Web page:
Tonegawa compares this process to a familiar scenario. “If you go to a restaurant to have dinner with your friend, that episode is made up of different segments: you arrive at the restaurant, then order an appetizer, then you choose a main dish, and then, usually, you have dessert,” he says. “As all this is going on, the stimuli coming to you are changing. But at the same time, it’s made up with distinct events, where you switch from the appetizer, to eating a main dish, dessert, and so on.” The coding revealed in the study may explain how the brain abstracts events such as “main course” across different visits to different restaurants with different friends. And this idea may offer insight into how the brain generalizes knowledge to learn efficiently. “You’re transferring knowledge you already have, based on past experience, to learn new things,” Tonegawa says. “That’s why we can learn things much faster.” These insights, he thinks, could help engineers develop AI systems with the ability to transfer competencies from one environment to another, such as for medical robots moved between hospitals.

The circular track experiment showed that brain responses that specify your precise location can be altered without affecting event-specific activity. In a final experiment, the team asked whether the reverse is also true. A region called the medial entorhinal cortex (MEC) works closely with the hippocampus in spatial cognition and navigation. There is also evidence that it is involved in segmenting experience into sequential events. The researchers used optogenetics (a technique involving genetically altering cells so they can be activated or inhibited using light) to switch off signals from the MEC to the hippocampus while mice performed the running task. Doing so had no effect on location-specific responses but completely disrupted lap-specific ones, suggesting place and event encoding can be separately manipulated—even though the same cells process both aspects of experience.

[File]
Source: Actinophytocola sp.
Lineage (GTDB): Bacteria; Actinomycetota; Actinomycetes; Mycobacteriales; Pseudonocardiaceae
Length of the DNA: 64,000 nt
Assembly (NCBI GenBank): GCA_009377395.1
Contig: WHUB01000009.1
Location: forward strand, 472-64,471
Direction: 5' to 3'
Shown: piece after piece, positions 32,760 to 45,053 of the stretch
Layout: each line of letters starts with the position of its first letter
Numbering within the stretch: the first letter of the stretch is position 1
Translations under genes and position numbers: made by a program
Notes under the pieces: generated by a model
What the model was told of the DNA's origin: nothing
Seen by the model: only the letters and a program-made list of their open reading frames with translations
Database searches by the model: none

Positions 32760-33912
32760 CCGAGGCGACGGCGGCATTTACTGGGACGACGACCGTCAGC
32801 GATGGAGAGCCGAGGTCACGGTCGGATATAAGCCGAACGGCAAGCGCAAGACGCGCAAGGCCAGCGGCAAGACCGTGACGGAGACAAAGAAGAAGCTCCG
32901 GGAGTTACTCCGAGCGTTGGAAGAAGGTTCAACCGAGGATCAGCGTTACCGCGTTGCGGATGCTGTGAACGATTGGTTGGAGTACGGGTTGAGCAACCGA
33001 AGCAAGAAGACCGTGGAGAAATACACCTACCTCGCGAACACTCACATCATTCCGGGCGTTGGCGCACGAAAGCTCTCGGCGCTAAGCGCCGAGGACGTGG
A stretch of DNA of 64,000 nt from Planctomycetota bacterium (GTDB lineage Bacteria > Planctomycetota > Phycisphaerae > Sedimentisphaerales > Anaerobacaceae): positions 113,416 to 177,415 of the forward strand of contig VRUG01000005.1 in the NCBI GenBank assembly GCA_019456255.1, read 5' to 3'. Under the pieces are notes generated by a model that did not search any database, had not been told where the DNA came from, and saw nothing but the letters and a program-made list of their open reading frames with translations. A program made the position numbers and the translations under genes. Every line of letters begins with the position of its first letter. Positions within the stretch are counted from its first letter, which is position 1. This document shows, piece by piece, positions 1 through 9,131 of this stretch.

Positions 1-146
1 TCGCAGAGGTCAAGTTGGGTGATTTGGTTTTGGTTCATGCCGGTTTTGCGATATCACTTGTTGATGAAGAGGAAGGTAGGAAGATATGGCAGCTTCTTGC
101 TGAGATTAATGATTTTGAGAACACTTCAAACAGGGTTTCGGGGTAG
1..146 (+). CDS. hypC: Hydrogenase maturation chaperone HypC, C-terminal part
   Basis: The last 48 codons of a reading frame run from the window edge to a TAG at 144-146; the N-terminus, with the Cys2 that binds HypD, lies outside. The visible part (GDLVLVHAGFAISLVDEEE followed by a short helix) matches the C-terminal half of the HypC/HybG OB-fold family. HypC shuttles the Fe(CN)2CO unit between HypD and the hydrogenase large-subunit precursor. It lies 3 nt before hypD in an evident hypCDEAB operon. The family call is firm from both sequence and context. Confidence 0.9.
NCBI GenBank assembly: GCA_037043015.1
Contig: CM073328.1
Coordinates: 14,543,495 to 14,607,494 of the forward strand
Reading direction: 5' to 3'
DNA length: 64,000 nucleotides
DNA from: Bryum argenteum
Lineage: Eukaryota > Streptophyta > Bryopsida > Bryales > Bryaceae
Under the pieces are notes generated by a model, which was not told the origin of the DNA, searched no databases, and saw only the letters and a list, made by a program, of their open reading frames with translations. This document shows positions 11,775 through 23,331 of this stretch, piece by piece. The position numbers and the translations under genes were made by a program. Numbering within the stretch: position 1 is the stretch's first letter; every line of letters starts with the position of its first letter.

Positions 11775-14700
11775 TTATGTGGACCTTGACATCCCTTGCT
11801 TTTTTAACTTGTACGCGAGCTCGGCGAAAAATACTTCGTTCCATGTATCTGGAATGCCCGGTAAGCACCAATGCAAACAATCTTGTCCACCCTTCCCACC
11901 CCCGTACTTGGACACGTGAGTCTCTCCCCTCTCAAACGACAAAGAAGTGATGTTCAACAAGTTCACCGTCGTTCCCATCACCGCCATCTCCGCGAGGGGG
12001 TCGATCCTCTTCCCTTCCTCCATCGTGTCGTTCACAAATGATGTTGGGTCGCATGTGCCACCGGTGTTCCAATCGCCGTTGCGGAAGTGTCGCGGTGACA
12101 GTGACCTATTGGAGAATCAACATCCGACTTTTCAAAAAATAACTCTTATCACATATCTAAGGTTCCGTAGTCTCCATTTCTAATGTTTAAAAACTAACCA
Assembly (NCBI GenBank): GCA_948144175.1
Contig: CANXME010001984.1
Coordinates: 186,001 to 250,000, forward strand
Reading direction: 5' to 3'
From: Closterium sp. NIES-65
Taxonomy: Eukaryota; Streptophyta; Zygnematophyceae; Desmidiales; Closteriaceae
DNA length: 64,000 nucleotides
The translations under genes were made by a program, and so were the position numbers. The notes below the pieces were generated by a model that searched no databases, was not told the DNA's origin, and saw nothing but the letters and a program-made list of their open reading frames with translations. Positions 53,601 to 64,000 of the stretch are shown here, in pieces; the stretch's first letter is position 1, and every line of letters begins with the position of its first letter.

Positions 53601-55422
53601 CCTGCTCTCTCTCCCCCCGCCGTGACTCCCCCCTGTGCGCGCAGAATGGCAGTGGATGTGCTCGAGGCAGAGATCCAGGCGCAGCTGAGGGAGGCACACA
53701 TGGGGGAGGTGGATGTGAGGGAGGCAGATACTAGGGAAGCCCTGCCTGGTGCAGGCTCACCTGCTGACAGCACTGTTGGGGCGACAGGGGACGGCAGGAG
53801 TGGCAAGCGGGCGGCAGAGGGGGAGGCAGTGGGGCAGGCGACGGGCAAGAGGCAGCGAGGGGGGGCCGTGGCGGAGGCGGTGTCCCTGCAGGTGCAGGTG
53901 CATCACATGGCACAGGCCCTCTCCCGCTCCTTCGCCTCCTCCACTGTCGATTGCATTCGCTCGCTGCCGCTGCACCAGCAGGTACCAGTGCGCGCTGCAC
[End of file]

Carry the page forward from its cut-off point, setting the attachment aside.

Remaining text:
One limitation of the study is that running repeatedly around a track is unlike most natural experiences. “There’s no demonstration that these event-related patterns exist the first time an animal experiences a set of events—only that they appear after many repeats of a now familiar sequence,” Frank says. “This is not really the same as our episodic memories, where each new experience gets encoded separately and stored as an event the first (and often only) time it happens.” He thinks the cells represent “well-learned and relevant elements of an experience with repeating elements.” That arrangement, he says, is reminiscent of reports from studies of hippocampal neurons that “fire similarly, but not identically, in geometrically repeated elements of the same environment.”

“This is an insightful experiment, performed with the care and numerous controls characteristic of Tonegawa’s lab,” says neuroscientist György Buzsáki of the NYU Grossman School of Medicine, who was not involved with the study, though he provided comments to the researchers. But Buzsáki has a more radical take on what is happening. He thinks all of the properties researchers have assigned to hippocampal neurons are different aspects of the same fundamental mechanism. To explain this idea, he compares it to the relationship between the motion of a vehicle’s engine and its distance travelled and journey time— different variables reflecting a single underlying process.

In the case of episodic memory, the hypothesized elements are what, where and when. “The definition of episodic memory is: ‘What happened to me, where and when?’” Buzsáki says. When you combine these elements, it re-creates the event. “This is called memory,” he adds. Researchers relate the activity they observe to what, where or when, but all the hippocampus is doing is efficiently encoding experience into a neuronal sequence. The hippocampus is “like a librarian that tells you to go to shelf five, row two. Then the next book is this, then this, and so on,” he says. But the librarian is blind to the content of these sequences, which is constructed in the cortex. Thus, Buzsáki’s interpretation of the new findings is that cells do not encode abstract “event-specific” properties—such as which lap number or dinner course one is experiencingso much as they generate the ordinal sequences that give memory the order necessary for us to make sense of it.